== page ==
Help us fight misinformation on biotechnology, CS Linturi asks scientists

ISAAA Board chair Dr Robert Karanja, Agriculture Cabinet Secretary Mithika Linturi and ISAAA Director Dr Margaret Karembu during the ABBC 2023 Symposium in Nairobi. [Courtesy]

Cabinet Secretary for Agriculture and Livestock Development Mithika Linturi has challenged stakeholders in the biotechnology space to come up with strategies to counter misinformation that has been peddled by anti-biotech activists.

Speaking during the 5th edition of the Africa Biennial Biosciences Communication symposium (ABBC2023) in Nairobi, Mr Linturi noted that opponents of biotechnology have been peddling lies that genetically modified organisms (GMOs) have a negative impact on health and the environment, and it is time to put a brake on such lies.

Though biotechnology has been touted as an innovative solution to solving the current food crisis in Kenya, sadly its adoption has continued to face hurdles.

“Since I joined the Ministry of Agriculture, most of my work has been undoing the damage caused by misinformation. Information on technology that is good like biotechnology has been distorted,” he stated.

She pointed out that the theme of this year's conference: “Evolution of genetic improvement tools in agriculture: Is communication matching up” is timely given the wave of misinformation flying around about GMOs.

Explaining why the Government made the decision to lift the ban on the importation of GMOs into the country, Linturi noted that high cost of living and shortage of food in the country are dire and urgent action is needed.

“Our inaction is what has led us to where we are. Climate change has affected the food situation, the Kenyan population is growing, land mass is not growing and our soils are degraded. Unless we use biotechnology to feed our people, we will keep getting complaints,” he said.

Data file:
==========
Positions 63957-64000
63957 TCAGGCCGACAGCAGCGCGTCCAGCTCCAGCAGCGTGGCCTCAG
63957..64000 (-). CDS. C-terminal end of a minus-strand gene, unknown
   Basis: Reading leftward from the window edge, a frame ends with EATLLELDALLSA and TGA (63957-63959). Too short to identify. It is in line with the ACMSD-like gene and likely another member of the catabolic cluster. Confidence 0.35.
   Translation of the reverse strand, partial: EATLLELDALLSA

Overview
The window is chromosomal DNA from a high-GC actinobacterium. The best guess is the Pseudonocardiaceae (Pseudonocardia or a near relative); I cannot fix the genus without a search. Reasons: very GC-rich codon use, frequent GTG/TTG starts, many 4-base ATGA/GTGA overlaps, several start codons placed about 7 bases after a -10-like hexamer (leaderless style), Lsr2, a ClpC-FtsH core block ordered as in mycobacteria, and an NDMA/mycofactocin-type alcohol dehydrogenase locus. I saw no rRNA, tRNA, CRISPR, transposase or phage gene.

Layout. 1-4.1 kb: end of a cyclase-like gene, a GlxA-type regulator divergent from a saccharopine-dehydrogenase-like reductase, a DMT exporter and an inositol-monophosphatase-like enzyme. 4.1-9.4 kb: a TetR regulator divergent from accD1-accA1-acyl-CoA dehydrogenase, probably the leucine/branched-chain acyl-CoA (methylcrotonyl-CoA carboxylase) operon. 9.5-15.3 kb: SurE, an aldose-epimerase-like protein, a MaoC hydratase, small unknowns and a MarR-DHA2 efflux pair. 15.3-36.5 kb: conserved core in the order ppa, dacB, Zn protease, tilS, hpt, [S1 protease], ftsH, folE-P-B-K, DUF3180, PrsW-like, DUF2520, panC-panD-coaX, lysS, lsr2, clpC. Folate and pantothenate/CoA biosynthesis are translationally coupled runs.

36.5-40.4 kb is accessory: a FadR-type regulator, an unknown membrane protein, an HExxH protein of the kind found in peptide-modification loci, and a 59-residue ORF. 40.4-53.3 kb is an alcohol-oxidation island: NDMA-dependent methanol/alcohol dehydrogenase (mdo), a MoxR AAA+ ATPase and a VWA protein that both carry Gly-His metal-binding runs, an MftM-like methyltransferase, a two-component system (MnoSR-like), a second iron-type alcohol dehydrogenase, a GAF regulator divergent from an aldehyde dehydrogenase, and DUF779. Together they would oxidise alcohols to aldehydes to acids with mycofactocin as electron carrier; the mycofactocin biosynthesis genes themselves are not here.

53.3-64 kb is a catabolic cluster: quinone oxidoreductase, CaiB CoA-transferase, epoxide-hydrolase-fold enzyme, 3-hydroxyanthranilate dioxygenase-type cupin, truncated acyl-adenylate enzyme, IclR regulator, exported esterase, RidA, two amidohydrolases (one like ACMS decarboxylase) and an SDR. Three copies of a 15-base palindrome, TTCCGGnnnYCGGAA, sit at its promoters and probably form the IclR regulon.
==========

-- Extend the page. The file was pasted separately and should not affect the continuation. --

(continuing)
Responsible politicians

He challenged politicians to offer solutions to the food problem instead of just peddling lies about GMOs.

“Scientists can tell us about biotechnology because they know the science. We need to have responsible politicians who can tell us what biotechnology can do.”

Linturi noted that in this infodemic era (situation of too much information including false or misleading information in digital and physical environments), biotechnology has been a victim of misinformation and the debate on GMOs has been polarized by politicians.

To counter the problem of misinformation on GMOs, he challenged the stakeholders at the forum to suggest innovative strategies, and policy interventions to curb this menace.

Dr Margaret Karembu Director of International Service for the Acquisition of Agri-biotech Applications – Africa (ISAAA-Africenter) and convener of the symposium accepted Mr Linturi’s challenge and promised that as scientists they will do everything in their capacity to share the right information with the public.

“Science has always been right. We are calling on politicians to be responsible with their words on biotechnology because there are people who have dedicated their time and energy to search for solutions to address problems brought by climate change and population growth,” Dr Karembu.

She promised the CS that within three days, proposals from the deliberations at the symposium would be at his office.

On his part, former Agriculture Principal Secretary Hamadi Boga noted that Africa is facing serious challenges mostly historical that stand in its way of achieving food security and embracing innovative solutions like biotechnology is the only way to get out of this hole.

He cited issues like low-level mechanisation, poor agronomical practices, poor genetics, low adoption of technology and lack of finance for agriculture as some of the challenges.

To overcome such hurdles, he stated that Africa must rapidly embrace technology that disrupts agriculture like gene modification and gene editing.

According to the National Human Genome Research Institute, genome editing is a method that lets scientists change the DNA of many organisms, including plants, bacteria, and animals.

ABBC was initiated in 2015 and has provided an African based African led platform for stakeholders to actively exchange experiences and address pressing communication issues in propelling biosciences innovations in the continent and globally.

The symposium which is running from August 22 to 24, aims at aligning communication approaches with advancements in new agricultural breeding tools for enhancing the contribution to sustainable food systems and plenary health. The forum was attended by stakeholders in the biotechnology space across Africa.

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